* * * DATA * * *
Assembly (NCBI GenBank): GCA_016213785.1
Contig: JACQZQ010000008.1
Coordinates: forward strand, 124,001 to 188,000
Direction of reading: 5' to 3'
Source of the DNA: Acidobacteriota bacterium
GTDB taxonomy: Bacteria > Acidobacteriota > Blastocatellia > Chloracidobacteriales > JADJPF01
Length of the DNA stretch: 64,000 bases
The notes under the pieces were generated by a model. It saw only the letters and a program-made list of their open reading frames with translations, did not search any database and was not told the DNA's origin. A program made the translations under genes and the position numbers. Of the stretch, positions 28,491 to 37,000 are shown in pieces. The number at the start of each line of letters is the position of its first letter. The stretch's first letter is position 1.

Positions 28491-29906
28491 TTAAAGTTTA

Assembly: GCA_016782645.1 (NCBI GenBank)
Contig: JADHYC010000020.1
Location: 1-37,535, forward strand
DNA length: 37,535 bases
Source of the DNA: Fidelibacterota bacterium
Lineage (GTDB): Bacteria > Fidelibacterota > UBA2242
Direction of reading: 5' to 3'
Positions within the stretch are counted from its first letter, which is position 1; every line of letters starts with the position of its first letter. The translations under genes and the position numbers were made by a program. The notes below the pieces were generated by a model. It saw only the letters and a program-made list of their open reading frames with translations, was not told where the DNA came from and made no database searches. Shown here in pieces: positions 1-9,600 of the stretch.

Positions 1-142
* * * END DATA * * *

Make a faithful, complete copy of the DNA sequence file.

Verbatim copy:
Assembly (NCBI GenBank): GCA_016213785.1
Contig: JACQZQ010000008.1
Coordinates: forward strand, 124,001 to 188,000
Direction of reading: 5' to 3'
Source of the DNA: Acidobacteriota bacterium
GTDB taxonomy: Bacteria > Acidobacteriota > Blastocatellia > Chloracidobacteriales > JADJPF01
Length of the DNA stretch: 64,000 bases
The notes under the pieces were generated by a model. It saw only the letters and a program-made list of their open reading frames with translations, did not search any database and was not told the DNA's origin. A program made the translations under genes and the position numbers. Of the stretch, positions 28,491 to 37,000 are shown in pieces. The number at the start of each line of letters is the position of its first letter. The stretch's first letter is position 1.

Positions 28491-29906
28491 TTAAAGTTTA

Assembly: GCA_016782645.1 (NCBI GenBank)
Contig: JADHYC010000020.1
Location: 1-37,535, forward strand
DNA length: 37,535 bases
Source of the DNA: Fidelibacterota bacterium
Lineage (GTDB): Bacteria > Fidelibacterota > UBA2242
Direction of reading: 5' to 3'
Positions within the stretch are counted from its first letter, which is position 1; every line of letters starts with the position of its first letter. The translations under genes and the position numbers were made by a program. The notes below the pieces were generated by a model. It saw only the letters and a program-made list of their open reading frames with translations, was not told where the DNA came from and made no database searches. Shown here in pieces: positions 1-9,600 of the stretch.

Positions 1-142